To send logs from applications running in a Docker container, choose based on your Docker version and deployment preferences.
Here’s a screenshot of Docker logs in Papertrail’s event viewer.
Not sure? Use a logspout container.
|a typical Docker user||logspout container||Most popular|
|brand new to Docker||remote_syslog2 & rsyslog||Same as non-Docker setup|
If neither of the methods above fit your environment, these are also viable:
To start a
logspout container, run:
docker run --restart=always -d \ -v=/var/run/docker.sock:/var/run/docker.sock gliderlabs/logspout \ syslog://logs.papertrailapp.com:1111
logs.papertrailapp.com:1111 with one of your
Papertrail log destinations.
--restart ensures that it will be re-run automatically at host
boot. Note that the argument ordering may matter.
docker service create --name log \ --mount type=bind,source=/var/run/docker.sock,target=/var/run/docker.sock \ --mode global gliderlabs/logspout syslog+tls://logs.papertrailapp.com:1111
Keep it simple. Use Papertrail’s non-Docker-specific methods for sending system and app logs. For example, send app log files with remote_syslog2 and system logs with rsyslog. These run in container(s) and host(s).
This is the same method used by any other Linux logging configuration, such as for a physical system or Xen VM.
For app logs, follow the steps on text log files.
For system logs, follow the steps on systemd setup.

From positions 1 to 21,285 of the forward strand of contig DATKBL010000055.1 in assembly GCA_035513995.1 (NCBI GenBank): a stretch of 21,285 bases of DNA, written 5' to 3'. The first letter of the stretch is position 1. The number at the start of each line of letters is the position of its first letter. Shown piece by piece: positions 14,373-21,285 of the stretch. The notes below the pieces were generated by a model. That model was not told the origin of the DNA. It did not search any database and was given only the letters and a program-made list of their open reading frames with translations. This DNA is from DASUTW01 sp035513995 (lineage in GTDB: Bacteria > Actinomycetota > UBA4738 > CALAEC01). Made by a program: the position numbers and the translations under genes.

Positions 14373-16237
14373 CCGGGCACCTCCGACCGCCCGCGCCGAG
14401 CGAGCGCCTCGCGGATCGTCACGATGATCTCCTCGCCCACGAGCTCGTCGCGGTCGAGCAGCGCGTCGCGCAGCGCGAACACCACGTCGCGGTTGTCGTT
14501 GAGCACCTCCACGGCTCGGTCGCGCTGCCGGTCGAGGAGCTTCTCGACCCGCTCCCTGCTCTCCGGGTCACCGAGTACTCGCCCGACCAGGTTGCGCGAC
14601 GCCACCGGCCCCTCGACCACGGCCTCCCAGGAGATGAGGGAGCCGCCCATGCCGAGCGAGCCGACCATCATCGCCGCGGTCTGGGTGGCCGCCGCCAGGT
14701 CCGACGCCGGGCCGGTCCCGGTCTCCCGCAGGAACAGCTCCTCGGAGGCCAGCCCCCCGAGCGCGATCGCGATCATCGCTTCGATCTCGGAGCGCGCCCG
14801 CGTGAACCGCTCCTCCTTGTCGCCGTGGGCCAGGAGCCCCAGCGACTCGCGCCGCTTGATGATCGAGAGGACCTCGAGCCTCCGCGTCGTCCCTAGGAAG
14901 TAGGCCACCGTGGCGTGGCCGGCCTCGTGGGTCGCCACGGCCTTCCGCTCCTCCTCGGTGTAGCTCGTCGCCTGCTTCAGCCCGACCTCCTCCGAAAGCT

This works particularly well when your containers are more like traditional systems, like because they were migrated directly from dedicated systems.
Docker can log directly to a syslog destination using:
docker run --log-driver=syslog --log-opt syslog-address=[tcp|udp]://host:port --tag optional-container-name
The destination can be a syslog daemon running on the host, a syslog daemon running on another container, or Papertrail itself (see Add Systems for host and port). For example:
docker run --log-driver=syslog --log-opt syslog-address=udp://logs.papertrailapp.com:1234
Note: Using an alternative log driver means that
docker logs will no
longer display logs. To access logs, go to the syslog daemon or Papertrail.
By default, Docker uses the first 12 characters of the container ID to tag log messages. This is appropriate for most situations. To choose a different tag or include other attributes in the tag, see https://docs.docker.com/engine/reference/logging/log_tags/.
Have the containers log to files in a directory/volume that’s shared with
(mounted from) the host. See Mount a host directory as a data volume
This can be one directory per container or a shared directory for all containers.
Then on the host, use Papertrail’s typical techniques for sending logs from files.
Alternative: If you need to keep the host’s workload to a minimum or simply
prefer to completely separate unrelated concerns, use
log collector containers to send
logs (instead of a daemon on the host). This container image does nothing except
watch a log file (exposed as a
docker -v mount) and send the contents to Papertrail.